Dear Editor,
WE welcome the directive by Secretary to the Cabinet Dr Simon Miti to compel the resignation of civil servants from the public ser-vice by November 30, 2020.

We also endorse the guidance by PF Secretary General Davies Mwila that the party will not entertain civil servants, employees of Gov-ernment agents and employees of parastatals who will tender in eleventh hour resignations contrary to the directive given by the head of the civil service.
We have studied the Constitution and the relevant legislations. From that end, our preliminary thought is that the ambiguous nature of the Constitution is what to some extent made the critics of the government question the accuracy of the guidance.
We do not doubt the legal weight of the circulars in the interpretation of the Constitution and the law. For the ardent readers of the law, they are well informed that in the cases of Stephen Luguru v. Attorney General (1999) and Wynter Kabimba v. Lusaka City Council and Another (1997), our own Courts attached legal weights to circulars in arriving at their decisions.
We also feel that the guidance as per Dr Miti’s circular is well grounded because the Constitution gives no time limit and in arriving at the directive many public policy considerations and it has to be balanced with the ambitions of the individuals seeking public office.
However, we will not pursue this argument any further as we do not want to ignite any speculative debate on this subject let alone when we decide to take the matter to the Constitutional Court for authoritative interpretation.
As regards the directive, we do not fault the Secretary to the Cabinet or the proponents of his directive and as that is one of the ways of bringing about stability in the civil service in facilitating the transition after the much anticipated elections.
If civil servants were given until May, 2021, we would foresee a situation where the affairs of the government would grind to a halt. Re-member the circular also apply to the persons deployed in the Foreign Service, employees of the quasi-Government departments. Resigna-tions are therefore a better way of guaranteeing stability and an orderly transition.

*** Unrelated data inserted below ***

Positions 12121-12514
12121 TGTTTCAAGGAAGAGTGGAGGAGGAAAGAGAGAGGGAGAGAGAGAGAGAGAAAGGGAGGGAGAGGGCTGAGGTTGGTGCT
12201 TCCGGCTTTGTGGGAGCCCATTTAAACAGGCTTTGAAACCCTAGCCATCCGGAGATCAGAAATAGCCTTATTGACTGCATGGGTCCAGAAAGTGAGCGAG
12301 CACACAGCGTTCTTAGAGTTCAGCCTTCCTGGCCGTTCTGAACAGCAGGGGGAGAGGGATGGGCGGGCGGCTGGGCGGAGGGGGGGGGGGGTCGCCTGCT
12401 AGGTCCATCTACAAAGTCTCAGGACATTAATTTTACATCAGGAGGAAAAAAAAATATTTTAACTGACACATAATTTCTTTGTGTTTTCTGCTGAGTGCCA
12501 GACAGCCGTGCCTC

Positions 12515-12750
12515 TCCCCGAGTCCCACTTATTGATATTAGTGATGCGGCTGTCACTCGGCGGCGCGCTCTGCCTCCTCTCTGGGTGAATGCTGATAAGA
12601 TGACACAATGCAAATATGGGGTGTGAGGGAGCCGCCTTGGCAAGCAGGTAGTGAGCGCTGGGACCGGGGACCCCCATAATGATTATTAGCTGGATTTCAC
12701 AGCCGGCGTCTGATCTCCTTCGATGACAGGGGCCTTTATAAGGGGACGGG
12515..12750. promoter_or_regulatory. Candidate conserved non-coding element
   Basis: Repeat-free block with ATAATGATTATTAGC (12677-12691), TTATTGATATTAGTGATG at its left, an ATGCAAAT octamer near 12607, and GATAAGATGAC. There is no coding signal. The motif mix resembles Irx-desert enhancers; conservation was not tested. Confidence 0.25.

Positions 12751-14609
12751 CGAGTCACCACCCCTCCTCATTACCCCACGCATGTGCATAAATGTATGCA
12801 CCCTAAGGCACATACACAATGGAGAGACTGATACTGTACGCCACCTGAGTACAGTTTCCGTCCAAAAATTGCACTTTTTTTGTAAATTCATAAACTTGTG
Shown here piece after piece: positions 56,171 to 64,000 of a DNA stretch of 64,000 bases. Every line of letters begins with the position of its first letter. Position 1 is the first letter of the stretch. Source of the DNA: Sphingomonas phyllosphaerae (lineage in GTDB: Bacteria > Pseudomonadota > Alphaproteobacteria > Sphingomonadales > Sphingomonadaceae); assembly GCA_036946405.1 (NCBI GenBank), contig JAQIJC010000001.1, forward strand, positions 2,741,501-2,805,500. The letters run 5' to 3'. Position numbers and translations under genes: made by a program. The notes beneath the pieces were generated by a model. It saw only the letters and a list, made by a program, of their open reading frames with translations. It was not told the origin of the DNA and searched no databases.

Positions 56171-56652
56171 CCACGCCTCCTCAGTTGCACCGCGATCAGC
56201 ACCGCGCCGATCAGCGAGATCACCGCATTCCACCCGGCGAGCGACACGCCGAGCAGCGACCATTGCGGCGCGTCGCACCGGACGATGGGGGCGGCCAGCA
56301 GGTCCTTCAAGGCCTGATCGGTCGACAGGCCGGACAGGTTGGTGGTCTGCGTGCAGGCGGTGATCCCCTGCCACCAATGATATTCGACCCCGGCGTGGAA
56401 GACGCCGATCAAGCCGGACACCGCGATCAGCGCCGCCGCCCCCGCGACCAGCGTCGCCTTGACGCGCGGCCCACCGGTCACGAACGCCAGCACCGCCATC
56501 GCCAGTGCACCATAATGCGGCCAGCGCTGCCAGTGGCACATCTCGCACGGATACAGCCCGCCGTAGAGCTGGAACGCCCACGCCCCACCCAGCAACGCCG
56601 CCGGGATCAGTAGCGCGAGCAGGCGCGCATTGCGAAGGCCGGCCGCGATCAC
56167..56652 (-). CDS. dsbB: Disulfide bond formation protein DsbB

Assuming the Boards of directors for parastatals massively tendered their resignation in May, 2021, how will the vacancies be filled?
We say so in light of the new Constitutional order which require the technical dissolution of Cabinet upon the dissolution of Parliament. After May, 2021, there will be no Cabinet to approve the appointment of the Board of directors for the parastatals.
We therefore feel that if resignations are tendered now, there is enough room for cabinet to find suitable replacements.
To stress a point further, if civil servants and employees of parastatals had until the last day to submit their resignations, it is a fact that of-ficers with political ambitions will compromise the quality of public service delivery.
We are likely to have civil servants and employees of the parastatals frustrating the implementation of Government programmes to promote their political ambitions.
Further, top Government officials have certain privileges which can be abused to pursue their political ends. This is likely to create an une-ven political playing field as they will have an unfair advantage over other political competitors. It is prudent that Government resources are not abused to further personal ambitions.
We therefore wish to support the decision which has made as it at looked at the greater benefit of the society. The Constitution maybe silent on the timeframe but this must be looked at with other interlinked issues.
Youth Rights Activist,

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